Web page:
October 27, 2013
Dear Parishioners and Friends,
Well, last weekend’s GRAND Day certainly was grand! The 12 noon Mass was full, the children cute, the grandparents beaming, the weather perfect, “St. Francis” holy, the camel real, the food and drink delicious, the petting-zoo crowded, the face paint colorful, the balloons long-lasting, the pony-rides popular, the ice cream cold, the caricatures amazingly accurate, and the music toe-tapping! Thanks to everyone who came out to make our annual event such a fun time! I really do need to single out for special appreciation Mrs. Bobbie Carey and the great team of folks on the Development Committee which she chairs: as usual they divided up the work and got it all done with smiles on everyone’s face! Special gratitude also goes out to the Ladies of the Cathedral and to our Knights of Columbus Council No. 13632 – and our maintenance man Willie Rhines – who take care of most of the decoration, setup and then cleanup!
With the GRAND Day festivities now behind us, the attention of our Parish family is being overwhelmed by the impending renovation and expansion of our Parish Hall. We’re due to open the bids of the six invited contractors this coming Tuesday. After that, the process of signing the contract and breaking ground will be a swift one. The first phase of the project will be putting in the new air-conditioning tower and hookups for both the Cathedral and the Hall, which will involve accessing the church basement, abating the asbestos down there, and tearing up a few sidewalks and the rectory’s back yard. Once that’s installed, the old cooling-tower – which is right where the Hall expansion goes! – can be torn down. Yet I anticipate demolition in the Hall’s interior to begin right away also. So please try to “channel your inner child” a bit and remember how much fun a big muddy mess can be! Perhaps that will help us get through the inconvenience of it all!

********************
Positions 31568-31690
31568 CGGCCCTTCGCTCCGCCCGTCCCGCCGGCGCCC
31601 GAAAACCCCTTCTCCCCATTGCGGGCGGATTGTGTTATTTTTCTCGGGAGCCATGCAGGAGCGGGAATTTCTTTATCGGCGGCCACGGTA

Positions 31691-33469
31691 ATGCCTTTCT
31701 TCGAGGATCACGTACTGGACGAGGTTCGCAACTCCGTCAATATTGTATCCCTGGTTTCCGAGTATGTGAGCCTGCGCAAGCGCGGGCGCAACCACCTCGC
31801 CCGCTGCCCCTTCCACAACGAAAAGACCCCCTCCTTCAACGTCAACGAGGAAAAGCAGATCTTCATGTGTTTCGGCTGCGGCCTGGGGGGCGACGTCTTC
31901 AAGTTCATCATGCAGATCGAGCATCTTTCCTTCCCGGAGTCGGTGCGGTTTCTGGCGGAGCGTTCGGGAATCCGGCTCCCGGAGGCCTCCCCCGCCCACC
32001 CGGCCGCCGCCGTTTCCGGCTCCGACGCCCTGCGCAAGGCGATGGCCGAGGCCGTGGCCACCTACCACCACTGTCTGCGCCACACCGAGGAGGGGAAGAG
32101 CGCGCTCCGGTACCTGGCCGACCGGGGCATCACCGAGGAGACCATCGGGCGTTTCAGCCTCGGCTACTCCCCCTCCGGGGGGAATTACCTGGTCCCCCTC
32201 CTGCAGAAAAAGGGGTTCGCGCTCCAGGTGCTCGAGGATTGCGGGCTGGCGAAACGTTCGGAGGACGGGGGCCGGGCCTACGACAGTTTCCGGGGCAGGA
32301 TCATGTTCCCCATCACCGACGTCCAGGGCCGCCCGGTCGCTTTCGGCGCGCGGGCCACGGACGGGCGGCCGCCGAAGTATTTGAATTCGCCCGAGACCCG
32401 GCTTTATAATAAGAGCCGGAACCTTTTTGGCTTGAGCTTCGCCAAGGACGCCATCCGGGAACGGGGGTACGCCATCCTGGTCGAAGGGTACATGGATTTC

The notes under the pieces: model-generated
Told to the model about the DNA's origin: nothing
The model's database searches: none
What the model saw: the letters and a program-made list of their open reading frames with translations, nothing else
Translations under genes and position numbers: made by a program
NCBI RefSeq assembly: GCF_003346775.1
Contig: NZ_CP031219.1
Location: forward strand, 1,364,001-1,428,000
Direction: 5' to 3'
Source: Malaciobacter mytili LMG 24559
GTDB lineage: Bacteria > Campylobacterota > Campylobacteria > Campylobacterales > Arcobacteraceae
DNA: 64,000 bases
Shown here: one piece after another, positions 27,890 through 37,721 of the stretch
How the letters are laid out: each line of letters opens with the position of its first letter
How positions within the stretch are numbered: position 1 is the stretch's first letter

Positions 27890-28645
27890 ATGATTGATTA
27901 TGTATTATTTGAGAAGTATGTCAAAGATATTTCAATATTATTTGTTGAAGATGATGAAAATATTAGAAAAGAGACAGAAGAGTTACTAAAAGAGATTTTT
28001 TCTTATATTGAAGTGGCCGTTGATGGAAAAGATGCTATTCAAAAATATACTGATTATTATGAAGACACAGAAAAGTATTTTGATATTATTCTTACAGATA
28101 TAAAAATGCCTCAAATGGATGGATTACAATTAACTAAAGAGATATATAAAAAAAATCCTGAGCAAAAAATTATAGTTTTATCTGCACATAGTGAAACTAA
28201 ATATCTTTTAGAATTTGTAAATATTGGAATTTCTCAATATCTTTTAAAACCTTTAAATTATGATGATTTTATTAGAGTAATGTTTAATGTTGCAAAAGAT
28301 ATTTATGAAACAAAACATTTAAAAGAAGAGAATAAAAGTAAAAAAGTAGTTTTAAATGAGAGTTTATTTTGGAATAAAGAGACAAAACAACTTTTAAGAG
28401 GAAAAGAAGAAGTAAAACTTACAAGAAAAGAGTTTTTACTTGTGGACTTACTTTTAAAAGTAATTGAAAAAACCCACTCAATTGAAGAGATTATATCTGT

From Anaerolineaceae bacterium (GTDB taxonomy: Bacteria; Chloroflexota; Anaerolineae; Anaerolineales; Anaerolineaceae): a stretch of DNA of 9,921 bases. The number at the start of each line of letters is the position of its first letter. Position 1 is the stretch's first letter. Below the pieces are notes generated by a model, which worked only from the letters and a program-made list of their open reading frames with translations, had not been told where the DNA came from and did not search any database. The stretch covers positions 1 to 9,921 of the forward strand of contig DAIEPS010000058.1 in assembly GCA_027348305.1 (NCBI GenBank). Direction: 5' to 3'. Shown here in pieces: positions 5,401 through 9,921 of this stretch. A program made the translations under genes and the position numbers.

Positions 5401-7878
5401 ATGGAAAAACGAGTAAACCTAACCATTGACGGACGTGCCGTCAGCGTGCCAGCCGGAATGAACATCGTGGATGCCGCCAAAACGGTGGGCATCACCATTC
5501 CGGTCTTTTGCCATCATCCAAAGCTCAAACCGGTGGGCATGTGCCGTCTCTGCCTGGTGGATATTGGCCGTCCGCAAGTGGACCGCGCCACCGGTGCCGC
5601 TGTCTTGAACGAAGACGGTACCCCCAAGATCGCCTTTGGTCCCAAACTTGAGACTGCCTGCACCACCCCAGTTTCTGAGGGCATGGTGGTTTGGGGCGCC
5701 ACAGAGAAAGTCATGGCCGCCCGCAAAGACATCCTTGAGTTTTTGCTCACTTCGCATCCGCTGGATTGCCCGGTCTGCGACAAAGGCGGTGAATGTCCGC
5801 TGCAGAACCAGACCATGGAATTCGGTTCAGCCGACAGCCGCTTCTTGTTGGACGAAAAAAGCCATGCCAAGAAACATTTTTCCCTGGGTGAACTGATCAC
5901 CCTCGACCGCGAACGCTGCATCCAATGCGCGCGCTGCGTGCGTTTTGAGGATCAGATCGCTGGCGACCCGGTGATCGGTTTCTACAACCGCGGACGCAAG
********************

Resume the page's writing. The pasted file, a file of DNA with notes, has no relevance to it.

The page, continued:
In fact, the inconvenience has already begun. We’ve gone through our maintenance shed and storage areas, throwing out the junk that’s accumulated and organizing those things we have to keep. Most of the kitchen equipment has been packed up (a super thanks to Nan Nowak for spearheading this!), and the KCs have relocated most of their cooking equipment elsewhere. The last big portion of the Hall to be boxed up for storage is the choir’s music library … and we’re still looking for a place to store our “practice” baby grand piano for the upcoming year (hint! hint!).
Sincerely in the Lord.
October 20, 2013
As many of you know, Mr. Chris Redden is once again helping us out in the Parish Office as a Pastoral Assistant. With Fr. Paul away this past week, it seemed a good idea to invite him to share a few thoughts with our Parish Family.
Our Catholic Faith is comprised of many aspects from liturgy to love of others, from collections to catechesis, and from history to hermeneutics (the study of the interpretation of Scripture text), just to name a few—but regardless of what aspect of Catholicism we look to at any given moment, it’s all about life and the manner in which we navigate what goes on inside and around us.
One of the lenses through which we can look at life is the Church’s teaching on Social Justice. The Church gives us seven Principles of Catholic Social Justice to help guide our interactions with ourselves and the world. Reflection on these themes can inspire us to look carefully at our interactions with our families, our friends, our environment, and our society to better illustrate our faith.
The seven principles are:
Life and Dignity of the Human Person, which speaks to the sanctity of all life, regardless of the value that individual humans may ascribe to it. This principle addresses such issues as capital punishment, euthanasia, abortion, human trafficking, modern day slavery, and cloning among others.